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Video Workflow for stock footage

Post processing workflow

If you only take the occasional video or 2, and just show them directly on your laptop, there’s not much processing that you need to do, so a workflow is overkill. But if you take a lot of videos, and especially if you are submitting them to microstock footage agencies, then you need to streamline your work.

Having a workflow lets you process videos out of the order in which they were taken, without getting confused as to what was done to each video, yet also eliminating the need to keep detailed records on each file. Any references to folders, etc, below assume you’re using a Windows PC.

The basic processing is
•· Transfer from camera
•· Decide whether to keep a video
•· Process, trim and convert
•· Upload to stock agency
•· Store in archive

The setup is simple – just create the following folders in your myvideo folder
•· 0 raw
•· 1 select
•· 2 work needed
•· 3 ready to upl
•· 4 archive

So let’s take our latest videos from camera through the process. You can stop the processing at any point, add more videos, or come back a week later and you will immediately know the status of each video in your folders

Transfer from camera

The easiest way to transfer your video footage is to directly link your camera to computer using the USB cable that comes with your camera; then turn the camera on. On your computer find the ‘0 Raw’ folder you set up previously. Click ‘start/computer’ and you’ll see the camera listed as a removable disk. Double click on that icon to open the camera’s files, then click on MP_ROOT to see your current video files. They’ll probably be in MP4 video format. There may be other files, too, depending on your camera. Click on ‘organize/select all’ and move all the files from camera to computer, leaving your camera ready to shoot again.

Decide whether to keep a video

Open the ‘0 Raw’ folder and transfer all videos into the ‘1 Select’. The reason is, you can now keep the ‘0 Raw’ folder as an archive of the unedited videos should you ever want to go back at a later time. And, you can delete from the ‘1 Select’ folder without worrying you’ve lost the original. I then check each video, and either keep it or delete it. If I decide to keep it, I move it to the ‘2 Needs work’ folder or directly to the upload folder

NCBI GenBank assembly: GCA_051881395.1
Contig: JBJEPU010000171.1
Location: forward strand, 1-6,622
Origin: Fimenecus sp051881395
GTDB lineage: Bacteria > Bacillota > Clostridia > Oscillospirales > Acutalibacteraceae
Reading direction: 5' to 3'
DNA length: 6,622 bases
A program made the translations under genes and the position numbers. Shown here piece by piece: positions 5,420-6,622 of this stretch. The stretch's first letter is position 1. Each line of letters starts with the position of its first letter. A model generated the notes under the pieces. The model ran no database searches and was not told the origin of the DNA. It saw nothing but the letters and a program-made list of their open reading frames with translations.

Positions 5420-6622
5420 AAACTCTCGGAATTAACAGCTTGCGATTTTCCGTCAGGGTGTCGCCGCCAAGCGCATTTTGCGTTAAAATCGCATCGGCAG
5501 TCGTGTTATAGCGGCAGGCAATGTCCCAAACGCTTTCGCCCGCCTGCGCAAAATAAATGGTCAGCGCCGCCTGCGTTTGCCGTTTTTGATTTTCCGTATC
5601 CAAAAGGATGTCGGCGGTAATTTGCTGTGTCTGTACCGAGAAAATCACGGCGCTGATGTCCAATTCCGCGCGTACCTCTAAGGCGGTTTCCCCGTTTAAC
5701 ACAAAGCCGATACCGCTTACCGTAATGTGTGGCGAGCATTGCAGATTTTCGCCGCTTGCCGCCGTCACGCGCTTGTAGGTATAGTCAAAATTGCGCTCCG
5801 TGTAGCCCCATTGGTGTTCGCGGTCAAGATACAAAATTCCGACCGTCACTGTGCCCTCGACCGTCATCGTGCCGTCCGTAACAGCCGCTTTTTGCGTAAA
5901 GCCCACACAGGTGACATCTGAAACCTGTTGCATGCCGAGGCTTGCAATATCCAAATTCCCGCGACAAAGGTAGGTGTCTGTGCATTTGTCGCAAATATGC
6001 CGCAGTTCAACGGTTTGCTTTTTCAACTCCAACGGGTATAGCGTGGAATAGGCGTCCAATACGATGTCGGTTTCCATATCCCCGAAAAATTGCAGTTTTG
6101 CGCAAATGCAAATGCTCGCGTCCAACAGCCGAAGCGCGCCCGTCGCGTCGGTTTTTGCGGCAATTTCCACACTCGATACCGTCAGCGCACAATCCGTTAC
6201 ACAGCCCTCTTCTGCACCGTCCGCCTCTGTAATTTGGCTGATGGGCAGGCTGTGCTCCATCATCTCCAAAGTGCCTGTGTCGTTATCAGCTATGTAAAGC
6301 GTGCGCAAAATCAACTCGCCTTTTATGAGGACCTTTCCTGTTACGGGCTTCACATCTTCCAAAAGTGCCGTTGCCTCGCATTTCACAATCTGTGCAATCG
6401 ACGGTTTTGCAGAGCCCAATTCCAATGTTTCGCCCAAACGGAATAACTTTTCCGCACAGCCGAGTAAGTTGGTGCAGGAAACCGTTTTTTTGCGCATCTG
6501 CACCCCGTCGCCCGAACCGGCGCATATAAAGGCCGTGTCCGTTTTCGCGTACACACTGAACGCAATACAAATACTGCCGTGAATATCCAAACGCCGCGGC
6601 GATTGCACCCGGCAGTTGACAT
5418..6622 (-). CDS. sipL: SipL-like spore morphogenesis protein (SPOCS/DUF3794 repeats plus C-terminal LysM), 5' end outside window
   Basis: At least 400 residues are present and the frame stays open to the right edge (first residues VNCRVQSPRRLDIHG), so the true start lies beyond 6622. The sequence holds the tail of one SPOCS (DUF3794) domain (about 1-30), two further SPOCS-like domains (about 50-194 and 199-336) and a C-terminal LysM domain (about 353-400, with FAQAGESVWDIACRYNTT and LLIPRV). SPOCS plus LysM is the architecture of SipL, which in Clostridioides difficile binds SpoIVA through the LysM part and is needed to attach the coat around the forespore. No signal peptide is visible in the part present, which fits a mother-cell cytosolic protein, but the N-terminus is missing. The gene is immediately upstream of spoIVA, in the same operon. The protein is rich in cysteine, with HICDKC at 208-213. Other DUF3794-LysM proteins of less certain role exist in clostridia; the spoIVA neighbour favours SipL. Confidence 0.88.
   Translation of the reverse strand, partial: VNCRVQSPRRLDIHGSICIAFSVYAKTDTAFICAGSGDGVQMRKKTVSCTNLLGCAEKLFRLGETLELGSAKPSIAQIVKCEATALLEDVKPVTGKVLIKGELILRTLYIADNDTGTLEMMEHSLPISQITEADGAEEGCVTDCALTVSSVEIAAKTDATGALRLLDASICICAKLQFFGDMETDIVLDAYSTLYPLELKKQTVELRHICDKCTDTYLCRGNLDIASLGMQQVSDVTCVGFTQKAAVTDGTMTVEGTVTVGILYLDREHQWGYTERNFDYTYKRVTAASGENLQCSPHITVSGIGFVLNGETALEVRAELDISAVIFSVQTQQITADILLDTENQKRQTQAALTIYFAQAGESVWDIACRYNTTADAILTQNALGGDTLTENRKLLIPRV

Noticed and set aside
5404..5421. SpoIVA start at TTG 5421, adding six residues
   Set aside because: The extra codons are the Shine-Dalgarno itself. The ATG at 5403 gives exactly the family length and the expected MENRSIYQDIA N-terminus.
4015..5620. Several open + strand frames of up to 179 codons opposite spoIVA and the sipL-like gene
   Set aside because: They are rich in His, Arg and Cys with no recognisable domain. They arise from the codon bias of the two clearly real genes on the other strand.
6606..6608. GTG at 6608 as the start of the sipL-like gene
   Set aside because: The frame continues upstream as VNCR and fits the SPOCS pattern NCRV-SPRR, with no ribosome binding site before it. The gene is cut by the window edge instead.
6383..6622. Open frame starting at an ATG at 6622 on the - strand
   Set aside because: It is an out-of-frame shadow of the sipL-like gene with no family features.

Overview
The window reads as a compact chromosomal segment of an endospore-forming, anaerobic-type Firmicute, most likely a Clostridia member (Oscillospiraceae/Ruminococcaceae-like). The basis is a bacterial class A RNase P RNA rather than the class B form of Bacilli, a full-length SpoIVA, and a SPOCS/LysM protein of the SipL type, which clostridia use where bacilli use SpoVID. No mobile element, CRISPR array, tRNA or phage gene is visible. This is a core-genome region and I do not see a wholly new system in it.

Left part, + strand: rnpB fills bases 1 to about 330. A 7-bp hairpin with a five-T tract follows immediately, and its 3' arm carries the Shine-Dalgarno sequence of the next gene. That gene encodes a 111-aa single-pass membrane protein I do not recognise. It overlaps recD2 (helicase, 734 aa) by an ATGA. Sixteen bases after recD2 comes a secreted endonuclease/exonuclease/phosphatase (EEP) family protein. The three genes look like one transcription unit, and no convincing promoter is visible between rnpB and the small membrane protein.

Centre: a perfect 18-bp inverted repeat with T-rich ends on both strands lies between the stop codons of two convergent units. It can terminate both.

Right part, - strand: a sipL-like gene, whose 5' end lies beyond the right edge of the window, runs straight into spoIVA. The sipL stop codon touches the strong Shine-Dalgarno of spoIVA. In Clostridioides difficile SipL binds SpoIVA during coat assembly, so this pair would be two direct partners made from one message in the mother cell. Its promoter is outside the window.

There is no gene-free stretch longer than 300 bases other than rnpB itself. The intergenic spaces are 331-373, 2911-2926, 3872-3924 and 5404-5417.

Again, if you only have a few videos, these steps will seem like extra work, but the key is that you don’t have to process all files at once. You can take one video all the way through, or bring multiple videos through a stage.

Process, trim and convert a video

Since this is a hub about workflow, not video editing, I’ll leave those details for a future hub. For each video in this folder, you’ll need to edit – it can be as simple as deciding there’s nothing to edit, but usually you’ll want to trim the beginning and end to remove any camera jitters. You may want to break a longer sequence into several shorter ones, especially if you’re going to be submitting to a microstock agency. And you may want to convert the file into one or more other formats, depending where you intend to use the video.

Upload to stock agency

If you’re not working with a stock agency, you can skip this step. Video stock agencies work just like microstock photography agencies – they offer footage from many artists, and buyers can download the footage they need. The agency keeps track of all the financials, and pays you a royalty. Agencies have different requirements as to length, audio, and technical aspects

Store in archive

You’re done with these videos for the moment, so just move them into the ‘4 archive’ folder. At some later time you should move them to your backup system, along with the ‘0 Raw’ folder.

That’s it. No matter how often you shoot, your videos will always be organized based on where they are in the editing process. This is very helpful when you return from a vacation and want to get a few videos ready to show, but have many more you’d like to work on later.